He did not discuss complex mathematical theory, highly detailed and technical engineering concepts or anything extremely complicated by nature – yet his thoughts are often presented in a complicated and confusing way.

    The obvious confusion surrounding “The medium is the message” is why this blog post (and many others like it) exists. I cannot help but marvel at the irony of it all.

    • I suggest you read the 1969 Playboy Interview of McLuhan. It is available for downloading online in several places. When McLuhan knew he was addressing a predominantly non-academic popular audience, he explained his ideas with considerable clarity and without ambiguity. When he was addressing academic audiences, including students, he wanted them to expand their understandings and minds by working at the difficult task of comprehension because, as he wrote himself somewhere, his ideas are difficult to understand. Have you read everything of McLuhan or just the 2 or 3 best-known books? Have you read him on his Tetrads and Laws of Media, on Formal cause, and some of his less well-known works?

      • 4 Terrence Gordon

        EVERYMAN’S McLUHAN gives its opening pages to seven different ways to phrase the medium is the message, all of them used by McLuhan himself.  Then the book invites readers to rephrase it for themselves, and it turns out that even Trump can get it right — a decade ago, no less.  Now that we have daily presidential tweets, the tweetium is the message and the tweetium is the tedium.

  3. Ian, McLuhan felt that near instant electronic communication leads to a loss of identity, that the message “sender is sent” and becomes “discarnate” and bodyless, essentially a disembodied voice and that this condition precipitates violence. For my part, it’s simply the fact that we’re willing to communicate nasty things to people online through text, voice or images, because we can’t see them; we’re willing to send comments that we would never say to someone face-to-face, again a condition of being disembodied in our communication…..AlexK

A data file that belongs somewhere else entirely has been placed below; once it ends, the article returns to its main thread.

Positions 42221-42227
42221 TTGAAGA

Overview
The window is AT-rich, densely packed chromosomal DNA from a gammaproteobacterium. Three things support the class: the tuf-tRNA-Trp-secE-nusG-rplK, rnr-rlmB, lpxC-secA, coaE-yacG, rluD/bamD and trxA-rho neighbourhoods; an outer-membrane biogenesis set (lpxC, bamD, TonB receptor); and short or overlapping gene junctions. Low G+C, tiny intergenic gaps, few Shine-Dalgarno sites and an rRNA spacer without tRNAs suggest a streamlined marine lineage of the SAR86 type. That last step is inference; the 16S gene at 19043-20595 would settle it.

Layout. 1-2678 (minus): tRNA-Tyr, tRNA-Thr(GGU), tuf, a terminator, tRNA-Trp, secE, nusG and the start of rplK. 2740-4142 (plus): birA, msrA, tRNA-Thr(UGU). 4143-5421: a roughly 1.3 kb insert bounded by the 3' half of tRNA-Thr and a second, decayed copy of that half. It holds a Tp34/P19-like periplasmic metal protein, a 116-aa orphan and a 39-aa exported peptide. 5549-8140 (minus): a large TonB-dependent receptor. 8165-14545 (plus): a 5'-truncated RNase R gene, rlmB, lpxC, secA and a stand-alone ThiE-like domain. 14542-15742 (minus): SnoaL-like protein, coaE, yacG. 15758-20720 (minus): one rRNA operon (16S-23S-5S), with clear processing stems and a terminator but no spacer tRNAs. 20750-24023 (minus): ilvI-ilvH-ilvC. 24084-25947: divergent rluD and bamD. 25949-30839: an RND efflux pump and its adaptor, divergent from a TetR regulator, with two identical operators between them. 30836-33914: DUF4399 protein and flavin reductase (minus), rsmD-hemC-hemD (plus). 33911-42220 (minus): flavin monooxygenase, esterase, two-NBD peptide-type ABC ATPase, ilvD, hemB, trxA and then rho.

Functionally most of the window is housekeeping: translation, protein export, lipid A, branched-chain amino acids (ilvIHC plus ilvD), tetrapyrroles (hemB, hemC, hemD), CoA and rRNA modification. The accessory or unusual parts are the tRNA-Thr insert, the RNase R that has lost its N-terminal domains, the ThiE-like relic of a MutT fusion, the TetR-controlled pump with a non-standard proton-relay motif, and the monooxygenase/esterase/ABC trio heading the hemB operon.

“The violence that all electric media inflict in their users is that they are instantly invaded and deprived of their physical bodies and are merged in a network of extensions of their own nervous systems. As if this were not sufficient violence or invasion of individual rights, the elimination of the physical bodies of the electric media users also deprives them of the means of relating the program experience of their private, individual selves, even as instant involvement suppresses private identity.
    The loss of individual and personal meaning via the electronic media ensures a corresponding and reciprocal violence from those so deprived of their identities; for violence, whether spiritual or physical, is a quest for identity and the meaningful. The less identity, the more violence.”
    – “Violence of the Media”, Canadian Forum, 1976


  1. 1 Change Is Good: Media, Messaging & Global Village | Eat, Love, Paleo!
  2. 2 Rights Without Responsibility | Scripturient
  3. 3 the medium is the massage. – Stay Curious.
  4. 4 Being Massaged by the Medium – Maddy Baker
  5. 5 McLuhan and the Critical Perspective | How We Know What We Know
  6. 6 ‘Medium is The Message’ What does McLuhan mean by this, and do you agree with him? – JudeR Media
  7. 7 The War on Drugs, The Battle on Festivals – puby rhilpott